Today's post is a bit of a mash-up, drawing on two articles quite recently published in the peer-reviewed science domain.
The first is by Stephanie Vuillermot and colleagues  (open-access) suggesting that "early dietary supplementation with vitamin D may open new avenues for a successful attenuation or even prevention of neurodevelopmental disorders following maternal inflammation during pregnancy." These findings have also received some media attention (see here for example) and continues a research theme focused on vitamin D (the sunshine vitamin/hormone) and [some] autism (see here for example).
The second paper is by Michael Lombardo and colleagues  (open-access) and also covers the topic of maternal immune activation (MIA) and its potential effects on offspring outcomes, concluding that: "MIA may confer increased risk for ASD [autism spectrum disorder] by dysregulating key aspects of fetal brain gene expression that are highly relevant to pathophysiology affecting ASD."
What are the connections between these papers? Well, obviously both deal with the concept of maternal immune activation (MIA) where infection, or possibly/rather 'inflammatory' responses to infection, during critical periods of pregnancy seem to be able to affect offspring developmental and other outcomes. This bearing in mind that pregnancy represents a time of 'reprogrammed immune function' such that the maternal immune system does not mount a response to the genetically dissimilar organism growing inside the body. Both papers model MIA in rodents (mice and rats respectively) given the ethics of undertaking such experimental studies in humans. Both studies concluded that (a) there is evidence that MIA is a real phenomenon and (b) bearing in mind rodents are not necessarily the same as humans (see here) (a shocker I know), MIA seems to invoke specific biochemical changes pertinent to the expression of genes *linked* to autism that are also potentially amenable to intervention.
The Vuillermot findings in particular, offer some rather intriguing prospects for further study as a function of their conclusion that: "maternal VitD co-administration blocked the emergence of the ASD-relevant deficits in social interaction, stereotyped behavior, and emotional learning and memory." I appreciate that 'blocking the emergence' of autistic behaviours is not something that everyone is going to unanimously welcome (the implication being that every single autistic trait is somehow something to be eradicated). The idea however that aspects of even something like certain stereotyped behaviours under certain conditions and with certain intensity might 'set someone up' for the presentation of truly disabling conditions such as anxiety  (see here too) offers a degree of support for the idea of intervention targeting such behaviours in particular circumstances.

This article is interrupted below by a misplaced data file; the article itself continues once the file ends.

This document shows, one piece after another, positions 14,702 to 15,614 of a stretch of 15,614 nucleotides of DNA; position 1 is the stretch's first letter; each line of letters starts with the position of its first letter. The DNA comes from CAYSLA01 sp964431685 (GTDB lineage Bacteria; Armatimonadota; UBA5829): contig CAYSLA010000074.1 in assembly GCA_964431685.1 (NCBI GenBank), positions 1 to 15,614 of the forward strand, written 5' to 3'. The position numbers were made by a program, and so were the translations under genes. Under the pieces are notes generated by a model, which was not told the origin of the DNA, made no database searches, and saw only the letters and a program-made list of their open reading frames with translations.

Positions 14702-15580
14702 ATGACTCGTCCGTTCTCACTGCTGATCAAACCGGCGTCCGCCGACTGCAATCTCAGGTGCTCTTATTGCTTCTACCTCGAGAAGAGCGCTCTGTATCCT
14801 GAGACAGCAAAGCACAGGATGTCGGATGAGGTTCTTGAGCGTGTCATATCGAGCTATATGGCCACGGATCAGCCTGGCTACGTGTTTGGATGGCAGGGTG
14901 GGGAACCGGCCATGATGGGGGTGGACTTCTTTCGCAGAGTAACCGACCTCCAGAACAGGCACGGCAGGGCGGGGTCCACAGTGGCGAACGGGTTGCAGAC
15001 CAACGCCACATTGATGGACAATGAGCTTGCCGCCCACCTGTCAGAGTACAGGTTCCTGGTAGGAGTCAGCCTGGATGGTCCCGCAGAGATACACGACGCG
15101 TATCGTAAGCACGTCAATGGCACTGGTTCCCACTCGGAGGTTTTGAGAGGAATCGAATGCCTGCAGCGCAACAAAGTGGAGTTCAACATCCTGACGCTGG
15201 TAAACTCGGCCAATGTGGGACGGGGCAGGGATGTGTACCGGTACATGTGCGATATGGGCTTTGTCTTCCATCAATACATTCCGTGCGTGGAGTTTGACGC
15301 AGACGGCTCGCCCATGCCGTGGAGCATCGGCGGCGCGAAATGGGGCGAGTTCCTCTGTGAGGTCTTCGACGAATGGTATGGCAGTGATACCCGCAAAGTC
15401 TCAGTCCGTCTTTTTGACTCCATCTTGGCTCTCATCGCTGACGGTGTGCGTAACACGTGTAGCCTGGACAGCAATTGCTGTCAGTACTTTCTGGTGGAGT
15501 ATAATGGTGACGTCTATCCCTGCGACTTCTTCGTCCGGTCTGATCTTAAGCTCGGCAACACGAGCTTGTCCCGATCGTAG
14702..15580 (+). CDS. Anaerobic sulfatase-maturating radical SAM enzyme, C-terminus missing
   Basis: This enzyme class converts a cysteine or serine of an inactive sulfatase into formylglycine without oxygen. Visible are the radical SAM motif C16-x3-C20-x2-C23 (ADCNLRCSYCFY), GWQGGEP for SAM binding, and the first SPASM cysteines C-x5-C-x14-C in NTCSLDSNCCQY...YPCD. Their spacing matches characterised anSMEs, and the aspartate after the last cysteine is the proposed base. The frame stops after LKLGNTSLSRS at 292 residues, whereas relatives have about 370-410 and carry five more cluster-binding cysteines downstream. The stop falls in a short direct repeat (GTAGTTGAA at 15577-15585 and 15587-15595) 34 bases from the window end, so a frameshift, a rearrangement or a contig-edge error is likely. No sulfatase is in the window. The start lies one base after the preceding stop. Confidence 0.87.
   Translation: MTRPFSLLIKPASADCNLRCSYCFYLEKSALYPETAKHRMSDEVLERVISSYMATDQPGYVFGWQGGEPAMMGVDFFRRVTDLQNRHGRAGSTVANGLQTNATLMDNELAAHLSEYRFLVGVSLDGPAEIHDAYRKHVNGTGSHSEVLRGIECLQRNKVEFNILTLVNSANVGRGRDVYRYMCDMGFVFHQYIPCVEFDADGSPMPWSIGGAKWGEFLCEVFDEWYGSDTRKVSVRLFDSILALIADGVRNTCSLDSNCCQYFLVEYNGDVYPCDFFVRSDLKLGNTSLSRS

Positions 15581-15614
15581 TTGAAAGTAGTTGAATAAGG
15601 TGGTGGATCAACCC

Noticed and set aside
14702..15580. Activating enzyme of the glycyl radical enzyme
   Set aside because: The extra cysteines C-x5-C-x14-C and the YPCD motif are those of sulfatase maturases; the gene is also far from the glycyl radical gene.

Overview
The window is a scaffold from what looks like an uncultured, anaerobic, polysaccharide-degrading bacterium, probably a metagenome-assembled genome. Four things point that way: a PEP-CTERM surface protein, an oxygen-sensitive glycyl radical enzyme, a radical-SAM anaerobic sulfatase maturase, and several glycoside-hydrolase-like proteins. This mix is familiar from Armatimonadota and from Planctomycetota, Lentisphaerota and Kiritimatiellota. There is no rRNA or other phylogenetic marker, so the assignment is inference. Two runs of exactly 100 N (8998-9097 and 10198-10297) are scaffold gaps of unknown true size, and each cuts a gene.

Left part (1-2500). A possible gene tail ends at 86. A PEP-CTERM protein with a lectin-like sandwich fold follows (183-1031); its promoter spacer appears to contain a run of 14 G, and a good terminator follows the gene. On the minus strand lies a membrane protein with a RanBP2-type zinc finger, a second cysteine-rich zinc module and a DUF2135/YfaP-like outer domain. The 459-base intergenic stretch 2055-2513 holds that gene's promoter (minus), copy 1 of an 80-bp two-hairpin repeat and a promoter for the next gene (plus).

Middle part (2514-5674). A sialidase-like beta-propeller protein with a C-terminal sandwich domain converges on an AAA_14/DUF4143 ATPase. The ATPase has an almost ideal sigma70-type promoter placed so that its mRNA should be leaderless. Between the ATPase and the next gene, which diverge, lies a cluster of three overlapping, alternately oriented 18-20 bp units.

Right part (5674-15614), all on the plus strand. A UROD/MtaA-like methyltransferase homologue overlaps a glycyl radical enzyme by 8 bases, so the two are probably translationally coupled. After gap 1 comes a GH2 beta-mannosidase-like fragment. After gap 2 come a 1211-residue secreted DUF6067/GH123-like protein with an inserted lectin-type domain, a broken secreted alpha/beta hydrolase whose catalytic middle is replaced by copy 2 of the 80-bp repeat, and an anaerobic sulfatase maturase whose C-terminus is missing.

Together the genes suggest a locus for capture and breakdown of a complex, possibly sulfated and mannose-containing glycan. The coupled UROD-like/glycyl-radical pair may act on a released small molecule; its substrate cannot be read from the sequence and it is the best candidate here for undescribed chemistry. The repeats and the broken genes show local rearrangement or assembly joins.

But there is a potential research spanner in the works when it comes the idea that vitamin D might 'offset' some of the changes associated with exposure to MIA. The authors note: "VitD does not alter maternal or fetal inflammatory cytokine production." This statement was made on the basis that "prenatal administration of vitamin D had no effect on pro-inflammatory cytokine levels in dams or in fetal brains." Cytokines are those chemical messengers of the immune system. How then, you might ask? Well, back to the Lombardo paper and the possibility that vitamin D is not necessarily an 'anti-inflammatory' of choice under such circumstances but might - MIGHT - act on some of the mechanisms related to those genes expressed under MIA conditions. It's pretty well-known for example, that vitamin D does influence gene expression (see here for example) as our knowledge of the biological duties of the sunshine vitamin/hormone expand (see here). It is logical to assume that the next research step would be to see whether vitamin D administration *might* at certain times and under certain circumstances, affect the expression of those genes 'highly relevant to pathophysiology affecting ASD' under MIA conditions. This, in the context that maternal vitamin D levels during pregnancy again *might* have an important impact on the presentation of offspring autistic traits (see here).
And since we're on the topic of vitamin D and autism (yet again), how about reading a new hypothesis paper on some potentially important connections ?
 Vuillermot S. et al. Vitamin D treatment during pregnancy prevents autism-related phenotypes in a mouse model of maternal immune activation. Molecular Autism. 2017; 8: 9.
 Lombardo MV. et al. Maternal immune activation dysregulation of the fetal brain transcriptome and relevance to the pathophysiology of autism spectrum disorder. Mol Psychiatr. 2017. Mar 21.
 Bitsika V. & Sharpley CF. The association between parents' ratings of ASD symptoms and anxiety in a sample of high-functioning boys and adolescents with Autism Spectrum Disorder. Res Dev Disabil. 2017 Mar 1;63:38-45.
 Gillberg C. et al. The role of cholesterol metabolism and various steroid abnormalities in autism spectrum disorders: A hypothesis paper. Autism Res. 2017. April 12.
Vuillermot, S., Luan, W., Meyer, U., & Eyles, D. (2017). Vitamin D treatment during pregnancy prevents autism-related phenotypes in a mouse model of maternal immune activation Molecular Autism, 8 (1) DOI: 10.1186/s13229-017-0125-0
Lombardo, M., Moon, H., Su, J., Palmer, T., Courchesne, E., & Pramparo, T. (2017). Maternal immune activation dysregulation of the fetal brain transcriptome and relevance to the pathophysiology of autism spectrum disorder Molecular Psychiatry DOI: 10.1038/mp.2017.15
Post a Comment
Note: only a member of this blog may post a comment.